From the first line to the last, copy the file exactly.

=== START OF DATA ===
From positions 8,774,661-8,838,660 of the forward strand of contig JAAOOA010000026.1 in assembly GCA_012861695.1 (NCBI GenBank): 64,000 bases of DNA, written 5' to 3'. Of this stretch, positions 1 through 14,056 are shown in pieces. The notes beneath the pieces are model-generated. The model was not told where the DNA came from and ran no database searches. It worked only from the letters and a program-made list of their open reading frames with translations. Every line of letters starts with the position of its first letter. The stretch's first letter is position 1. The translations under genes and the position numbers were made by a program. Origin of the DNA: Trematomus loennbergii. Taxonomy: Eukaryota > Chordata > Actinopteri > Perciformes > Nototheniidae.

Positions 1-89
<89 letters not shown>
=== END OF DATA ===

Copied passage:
From positions 8,774,661-8,838,660 of the forward strand of contig JAAOOA010000026.1 in assembly GCA_012861695.1 (NCBI GenBank): 64,000 bases of DNA, written 5' to 3'. Of this stretch, positions 1 through 14,056 are shown in pieces. The notes beneath the pieces are model-generated. The model was not told where the DNA came from and ran no database searches. It worked only from the letters and a program-made list of their open reading frames with translations. Every line of letters starts with the position of its first letter. The stretch's first letter is position 1. The translations under genes and the position numbers were made by a program. Origin of the DNA: Trematomus loennbergii. Taxonomy: Eukaryota > Chordata > Actinopteri > Perciformes > Nototheniidae.

Positions 1-89
<89 letters not shown>